George Washington Papers
Documents filtered by: Author="Lafayette, Marie-Joseph-Paul-Yves-Roch-Gilbert du Motier, marquis de" AND Period="Revolutionary War" AND Correspondent="Washington, George"
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To George Washington from Marie-Joseph-Paul-Yves-Roch-Gilbert du Motier, marquis de Lafayette, 13 November 1780

Light Camp November the 13th 1780

My Dear General

In revolving into My Mind the chances of discovery By the Moon light, and on the other hand the inconveniences of staying longer than you wish under our tents, I have thought if there was some position which might enable us to take the advantage of the first hours in the Night—how far the sending of the pensilvanians towards Aquakanac, and going ourselves to the Hakinsac position may awaken the Ennemy I cannot pretend to say—The most difficult affair in this would be the Article of the Boats—Clel Smith will go tomorrow morning to West point, unless any intelligence receiv’d at head quarters had made it useful that the enterprise be attempted soon, in which case he would go and reconnoitre the place—suppose he was to bring from West point Clel Gouvion who has often examin’d the place with the eye of an Engineer—These ideas, my dear General, are rather started into my mind, but not fix’d, and I thought I should communicate them. Most Affectionately and Respectfully yours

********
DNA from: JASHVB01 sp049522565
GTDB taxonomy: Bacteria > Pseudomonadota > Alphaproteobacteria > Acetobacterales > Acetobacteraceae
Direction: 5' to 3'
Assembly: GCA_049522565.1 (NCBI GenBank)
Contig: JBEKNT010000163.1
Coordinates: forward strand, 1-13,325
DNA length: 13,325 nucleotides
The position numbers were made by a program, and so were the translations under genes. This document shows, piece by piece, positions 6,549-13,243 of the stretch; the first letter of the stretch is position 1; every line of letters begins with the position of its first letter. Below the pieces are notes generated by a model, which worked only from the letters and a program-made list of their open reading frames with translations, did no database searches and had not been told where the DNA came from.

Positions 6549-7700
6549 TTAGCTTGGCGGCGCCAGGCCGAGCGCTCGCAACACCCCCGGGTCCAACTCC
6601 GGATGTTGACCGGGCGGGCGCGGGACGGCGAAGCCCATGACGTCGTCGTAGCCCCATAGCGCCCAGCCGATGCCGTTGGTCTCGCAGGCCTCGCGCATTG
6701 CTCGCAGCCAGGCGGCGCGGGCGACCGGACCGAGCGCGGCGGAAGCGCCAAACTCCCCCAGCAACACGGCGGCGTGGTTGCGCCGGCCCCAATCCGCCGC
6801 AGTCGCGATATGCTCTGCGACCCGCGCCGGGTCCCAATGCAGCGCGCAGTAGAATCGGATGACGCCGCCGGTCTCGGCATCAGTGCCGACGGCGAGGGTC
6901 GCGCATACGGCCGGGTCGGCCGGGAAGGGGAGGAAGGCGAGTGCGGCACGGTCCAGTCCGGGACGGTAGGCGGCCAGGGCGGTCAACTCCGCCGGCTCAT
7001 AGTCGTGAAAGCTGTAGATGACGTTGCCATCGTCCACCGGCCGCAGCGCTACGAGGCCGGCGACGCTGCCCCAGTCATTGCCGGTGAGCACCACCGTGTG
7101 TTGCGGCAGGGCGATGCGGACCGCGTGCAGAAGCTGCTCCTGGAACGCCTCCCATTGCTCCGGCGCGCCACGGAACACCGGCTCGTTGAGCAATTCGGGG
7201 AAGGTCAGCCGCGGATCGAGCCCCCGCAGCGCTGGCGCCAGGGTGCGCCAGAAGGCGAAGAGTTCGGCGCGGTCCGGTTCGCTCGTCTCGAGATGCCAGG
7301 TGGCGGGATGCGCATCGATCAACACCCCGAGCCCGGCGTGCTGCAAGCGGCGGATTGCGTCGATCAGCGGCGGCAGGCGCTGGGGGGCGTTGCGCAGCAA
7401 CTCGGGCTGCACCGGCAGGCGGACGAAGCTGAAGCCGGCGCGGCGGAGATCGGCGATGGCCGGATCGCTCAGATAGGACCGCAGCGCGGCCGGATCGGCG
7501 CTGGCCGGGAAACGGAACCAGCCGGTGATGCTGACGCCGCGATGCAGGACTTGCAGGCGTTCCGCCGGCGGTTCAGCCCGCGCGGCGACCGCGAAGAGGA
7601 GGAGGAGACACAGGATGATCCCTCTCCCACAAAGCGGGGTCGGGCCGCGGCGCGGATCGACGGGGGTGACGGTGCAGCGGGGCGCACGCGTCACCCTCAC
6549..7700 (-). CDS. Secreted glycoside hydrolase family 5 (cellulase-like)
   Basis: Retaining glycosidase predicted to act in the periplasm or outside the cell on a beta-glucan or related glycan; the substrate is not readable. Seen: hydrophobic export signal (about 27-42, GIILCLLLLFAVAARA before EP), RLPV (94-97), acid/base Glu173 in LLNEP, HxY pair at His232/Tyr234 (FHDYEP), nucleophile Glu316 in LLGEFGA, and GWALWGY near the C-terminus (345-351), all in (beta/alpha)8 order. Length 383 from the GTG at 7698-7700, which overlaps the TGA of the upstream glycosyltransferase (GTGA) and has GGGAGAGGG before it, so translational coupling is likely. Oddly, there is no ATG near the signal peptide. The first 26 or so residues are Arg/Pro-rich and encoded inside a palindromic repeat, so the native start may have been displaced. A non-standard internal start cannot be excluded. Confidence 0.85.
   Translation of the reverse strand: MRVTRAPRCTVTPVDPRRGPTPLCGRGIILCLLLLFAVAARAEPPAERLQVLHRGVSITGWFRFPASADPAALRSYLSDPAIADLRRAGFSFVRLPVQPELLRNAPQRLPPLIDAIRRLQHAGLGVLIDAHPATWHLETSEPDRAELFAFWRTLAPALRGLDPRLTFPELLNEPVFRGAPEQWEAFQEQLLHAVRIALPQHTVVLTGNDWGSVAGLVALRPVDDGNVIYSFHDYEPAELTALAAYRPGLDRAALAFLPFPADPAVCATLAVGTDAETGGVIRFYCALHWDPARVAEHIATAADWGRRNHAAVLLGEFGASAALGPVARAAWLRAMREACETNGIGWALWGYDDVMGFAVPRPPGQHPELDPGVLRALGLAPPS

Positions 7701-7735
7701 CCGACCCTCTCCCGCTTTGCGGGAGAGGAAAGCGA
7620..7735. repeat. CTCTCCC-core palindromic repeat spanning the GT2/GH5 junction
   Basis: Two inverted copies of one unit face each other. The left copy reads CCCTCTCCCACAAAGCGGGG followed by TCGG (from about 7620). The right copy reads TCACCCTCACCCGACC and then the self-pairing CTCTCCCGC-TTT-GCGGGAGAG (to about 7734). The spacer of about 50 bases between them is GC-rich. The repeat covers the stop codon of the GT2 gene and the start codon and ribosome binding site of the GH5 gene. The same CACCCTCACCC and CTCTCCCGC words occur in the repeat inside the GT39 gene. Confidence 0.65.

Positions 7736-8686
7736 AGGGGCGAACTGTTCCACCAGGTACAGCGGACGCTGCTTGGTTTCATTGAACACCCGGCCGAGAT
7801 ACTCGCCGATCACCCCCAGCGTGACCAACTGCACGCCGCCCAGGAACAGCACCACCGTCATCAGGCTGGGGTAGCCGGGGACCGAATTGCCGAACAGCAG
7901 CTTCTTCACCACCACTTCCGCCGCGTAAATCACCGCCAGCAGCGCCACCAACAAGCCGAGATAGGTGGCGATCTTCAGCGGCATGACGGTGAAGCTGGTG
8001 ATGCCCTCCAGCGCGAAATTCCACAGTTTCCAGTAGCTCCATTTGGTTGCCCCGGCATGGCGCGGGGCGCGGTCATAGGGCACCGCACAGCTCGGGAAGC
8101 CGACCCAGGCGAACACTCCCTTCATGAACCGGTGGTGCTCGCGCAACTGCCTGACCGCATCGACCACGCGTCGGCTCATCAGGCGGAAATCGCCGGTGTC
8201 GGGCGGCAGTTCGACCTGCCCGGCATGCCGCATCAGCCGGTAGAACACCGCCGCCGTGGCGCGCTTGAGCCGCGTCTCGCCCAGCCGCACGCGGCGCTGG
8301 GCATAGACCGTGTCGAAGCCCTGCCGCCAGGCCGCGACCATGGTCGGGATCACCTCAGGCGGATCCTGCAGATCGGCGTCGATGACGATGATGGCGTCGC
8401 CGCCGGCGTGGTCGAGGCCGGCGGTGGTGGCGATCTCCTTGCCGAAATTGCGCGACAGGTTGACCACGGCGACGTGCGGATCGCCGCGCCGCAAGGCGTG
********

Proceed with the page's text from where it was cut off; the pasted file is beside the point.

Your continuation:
I have The Marquis de Count Montmorrency one of the Most illustrious families in france is on his Way to Camp—the Chevalier de Chastleaux—a Relation and friend of mine, Major General in the french Army is also coming—I every day expect thy Brother in Law, his friend Coure de Charles only Son to the Marquis de Castries & who brings a great Consideration in france and has won the Battle of Closter Camp—duke of Lauzun has also written to me that he would Come Soon—these five gentlemen may By theyr existence at home be Considered as the first people in the french Army—This little history I give you Before theyr arrival in consequence of what you have desird from me in the Beginning.

I write some letters to the Commanding officers at Fishkills, west point, and king’s ferry, so that the gentlemen may be directed to come By the Best road to my quarters from which I will present them to you. I think the letters [ready] to be sent as soon as possible.

P.S. As gnl heath Commands in all those parts, I think upon Recollection that I had Better write to him alone—you might also send him a line on the subject.


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